Wales quashes kidnapping on Wikipedia

June 29, 2009

Wales quashes kidnapping on Wikipedia In a bizarre, self-inflicted assault on Wikipedia’s credibility, Founder Jimmy Wales has actively prevented information about an American journalist kidnapped by the Taliban from appearing on the site. Now Wikipedia is not only behind traditional media in terms of authority, but also timeliness.

The journalist is David Rohdes of the New York Times, who was kidnapped on Nov. 10 of last year. The Times managed to keep this fact under wraps for seven months leading up to his escape.

Joel Simon of the Committee to Protect Journalists, says, “Traditionally, if you could convince people that were somewhat unsavory that you were there to listen to their concerns and convey them to the world, that could go a long way.” Simon also contends that this tactic isn’t always successful, especially when dealing with terrorists.

Still, the Rohdes story stirred up debate among journalists over ethics. Not only did the news organizations and Wales not publish the information, they also made an agreement that spanned a number of news organization.

One professor at the Poynter Institute who teaches ethics to journalists was “really astounded” by the blackout. “I find it a little disturbing, because it makes me wonder what else 40 international news organizations have agreed not to tell the public,” says Kelly McBride.

This isn’t Wales first involvement in questionable ethical behavior since founding Wikipedia. Last March “Jimbo” Wales was lambasted by the Wikipedia community for his involvement in editing the bio of his then-girlfriend Rachel Marsden.

This action by Wales violates the core values of Wikipedia as laid out on the Wikimedia Foundation site. These values are: freedom; accessibility and quality; independence, commitment to openness and diversity, transparency; and community is our biggest asset.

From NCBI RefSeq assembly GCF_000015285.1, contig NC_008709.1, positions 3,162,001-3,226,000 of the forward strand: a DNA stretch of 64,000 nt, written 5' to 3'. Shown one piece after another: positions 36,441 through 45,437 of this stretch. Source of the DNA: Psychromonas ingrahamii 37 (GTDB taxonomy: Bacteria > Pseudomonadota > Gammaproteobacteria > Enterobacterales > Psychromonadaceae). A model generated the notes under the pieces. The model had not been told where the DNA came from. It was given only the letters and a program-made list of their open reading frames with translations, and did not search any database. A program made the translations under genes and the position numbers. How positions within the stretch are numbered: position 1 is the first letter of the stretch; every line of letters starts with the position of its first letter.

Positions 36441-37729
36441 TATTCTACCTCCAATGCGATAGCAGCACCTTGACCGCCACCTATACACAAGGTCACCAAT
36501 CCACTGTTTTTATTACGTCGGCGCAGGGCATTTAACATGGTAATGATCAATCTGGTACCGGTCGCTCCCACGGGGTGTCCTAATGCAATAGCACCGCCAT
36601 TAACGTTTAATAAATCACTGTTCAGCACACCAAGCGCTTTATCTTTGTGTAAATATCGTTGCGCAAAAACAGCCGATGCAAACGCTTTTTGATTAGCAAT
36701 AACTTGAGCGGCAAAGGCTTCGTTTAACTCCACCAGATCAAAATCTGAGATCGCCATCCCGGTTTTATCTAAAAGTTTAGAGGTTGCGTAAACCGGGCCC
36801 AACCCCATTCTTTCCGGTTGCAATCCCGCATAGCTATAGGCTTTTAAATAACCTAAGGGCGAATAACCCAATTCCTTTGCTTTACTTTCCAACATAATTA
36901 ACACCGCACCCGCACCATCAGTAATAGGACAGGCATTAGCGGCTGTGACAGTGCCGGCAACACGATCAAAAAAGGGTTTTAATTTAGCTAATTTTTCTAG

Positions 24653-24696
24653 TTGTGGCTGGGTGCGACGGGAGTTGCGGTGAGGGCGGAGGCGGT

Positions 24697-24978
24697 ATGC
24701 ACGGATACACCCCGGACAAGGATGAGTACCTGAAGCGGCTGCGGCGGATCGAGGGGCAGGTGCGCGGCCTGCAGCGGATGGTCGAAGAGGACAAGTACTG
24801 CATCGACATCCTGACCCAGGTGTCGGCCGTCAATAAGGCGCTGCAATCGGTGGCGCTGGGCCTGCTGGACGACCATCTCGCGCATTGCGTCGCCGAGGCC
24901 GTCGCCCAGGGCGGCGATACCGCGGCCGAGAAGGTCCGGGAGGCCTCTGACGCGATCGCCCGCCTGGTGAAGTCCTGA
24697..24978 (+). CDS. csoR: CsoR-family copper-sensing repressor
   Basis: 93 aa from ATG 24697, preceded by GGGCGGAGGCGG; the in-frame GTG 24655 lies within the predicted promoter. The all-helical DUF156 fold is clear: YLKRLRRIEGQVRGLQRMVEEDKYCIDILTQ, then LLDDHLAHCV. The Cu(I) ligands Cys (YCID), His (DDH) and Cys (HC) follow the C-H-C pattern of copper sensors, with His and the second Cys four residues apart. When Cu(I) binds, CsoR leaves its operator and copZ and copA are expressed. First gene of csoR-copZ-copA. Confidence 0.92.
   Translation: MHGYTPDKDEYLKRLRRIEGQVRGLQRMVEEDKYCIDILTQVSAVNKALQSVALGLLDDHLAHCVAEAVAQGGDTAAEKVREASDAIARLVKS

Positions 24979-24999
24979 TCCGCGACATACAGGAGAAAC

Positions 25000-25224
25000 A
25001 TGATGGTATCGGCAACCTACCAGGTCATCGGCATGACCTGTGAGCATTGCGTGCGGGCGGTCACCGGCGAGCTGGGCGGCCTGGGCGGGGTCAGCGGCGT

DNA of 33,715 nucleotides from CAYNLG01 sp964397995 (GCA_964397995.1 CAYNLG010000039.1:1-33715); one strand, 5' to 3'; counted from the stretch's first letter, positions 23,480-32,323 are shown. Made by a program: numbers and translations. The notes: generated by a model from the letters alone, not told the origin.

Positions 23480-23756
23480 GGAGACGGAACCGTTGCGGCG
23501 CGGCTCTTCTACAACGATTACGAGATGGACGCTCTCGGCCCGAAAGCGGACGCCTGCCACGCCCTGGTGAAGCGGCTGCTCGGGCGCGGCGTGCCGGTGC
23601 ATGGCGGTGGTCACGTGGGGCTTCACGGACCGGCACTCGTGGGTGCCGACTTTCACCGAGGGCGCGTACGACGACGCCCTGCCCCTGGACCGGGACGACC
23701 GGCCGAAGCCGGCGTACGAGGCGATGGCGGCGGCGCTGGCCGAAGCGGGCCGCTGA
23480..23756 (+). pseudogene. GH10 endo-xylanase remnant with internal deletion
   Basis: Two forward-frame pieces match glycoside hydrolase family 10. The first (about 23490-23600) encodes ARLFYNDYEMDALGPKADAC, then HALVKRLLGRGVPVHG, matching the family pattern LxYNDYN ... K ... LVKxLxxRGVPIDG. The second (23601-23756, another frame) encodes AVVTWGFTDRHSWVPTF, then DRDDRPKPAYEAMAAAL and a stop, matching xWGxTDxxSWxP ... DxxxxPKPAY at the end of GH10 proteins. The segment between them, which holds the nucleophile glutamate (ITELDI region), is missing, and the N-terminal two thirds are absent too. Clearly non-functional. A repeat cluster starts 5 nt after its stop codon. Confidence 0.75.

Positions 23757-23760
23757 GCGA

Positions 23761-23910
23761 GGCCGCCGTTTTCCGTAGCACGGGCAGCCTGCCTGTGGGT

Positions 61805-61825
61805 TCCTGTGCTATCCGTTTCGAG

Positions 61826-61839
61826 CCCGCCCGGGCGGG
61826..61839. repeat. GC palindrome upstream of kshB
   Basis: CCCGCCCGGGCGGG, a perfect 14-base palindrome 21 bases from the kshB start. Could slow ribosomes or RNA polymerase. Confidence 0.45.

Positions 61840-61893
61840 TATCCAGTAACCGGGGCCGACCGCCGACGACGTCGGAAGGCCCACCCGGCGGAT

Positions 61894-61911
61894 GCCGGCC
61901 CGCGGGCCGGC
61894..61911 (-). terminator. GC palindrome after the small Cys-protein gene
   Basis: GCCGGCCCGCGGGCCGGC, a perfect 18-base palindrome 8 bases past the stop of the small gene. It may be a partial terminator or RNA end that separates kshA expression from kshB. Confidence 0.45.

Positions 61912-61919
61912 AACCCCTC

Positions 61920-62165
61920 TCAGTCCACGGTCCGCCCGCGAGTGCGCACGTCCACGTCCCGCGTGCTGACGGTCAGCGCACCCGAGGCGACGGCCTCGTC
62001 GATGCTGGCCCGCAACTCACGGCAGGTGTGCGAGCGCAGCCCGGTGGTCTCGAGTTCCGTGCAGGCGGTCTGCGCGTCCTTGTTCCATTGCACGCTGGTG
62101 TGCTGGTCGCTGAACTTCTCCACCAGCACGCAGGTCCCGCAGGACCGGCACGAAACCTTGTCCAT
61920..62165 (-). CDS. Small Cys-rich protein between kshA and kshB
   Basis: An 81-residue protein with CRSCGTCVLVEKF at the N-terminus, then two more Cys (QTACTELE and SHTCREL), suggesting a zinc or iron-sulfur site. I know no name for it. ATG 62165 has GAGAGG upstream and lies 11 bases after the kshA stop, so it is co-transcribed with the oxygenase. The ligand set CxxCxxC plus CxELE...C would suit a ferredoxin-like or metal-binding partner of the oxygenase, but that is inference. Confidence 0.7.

The move by Wales violates at least five out of the six values that the foundation claims to uphold. While it may have felt good for Wales to flex his editorial muscles, hell hath no fury like a community scorned.

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3 Responses to “Wales quashes kidnapping on Wikipedia”

  1. Gregory Kohs:

    Jimmy Wales is not “Founder” of Wikipedia.

    Also, you misspelled “Rohde” in your first mention of his name.

    So long as there is a dual role of enforcement of ethics on Wikipedia (namely, both the “community consensus” and WMF staff acting “officially”), there will be these seeming conundrums on either side.

    When will people start arguing the main point — that Wikipedia is not a responsible enough entity to be showcasing the biographies of living people?

  2. David Gerard:

    The Wikipedia Review message board exploded in outrage at the revelations. “And they called us conspiracy theorists!” said ardent Wikipedia critic, businessman and banned editor Gregory Kohs. “It’s not clear yet how this will make money for Wales’ private company Wikia, but I know that’s why he did it.” The message board was further outraged at being scooped on the news. “The only way to remedy Wikipedia’s revelations of not revealing someone’s personal details in this particular case will be for me to put up David Rohde’s home address, names of his entire family and his bank account details on my website,” said public interest stalker Daniel Brandt. “I bet Google’s in on it too. They put a radio in my head, you know.”

  3. Velda Colyott:

    Way cool! Some extremely valid points! I appreciate you writing this article and the rest of the site is also really good.|

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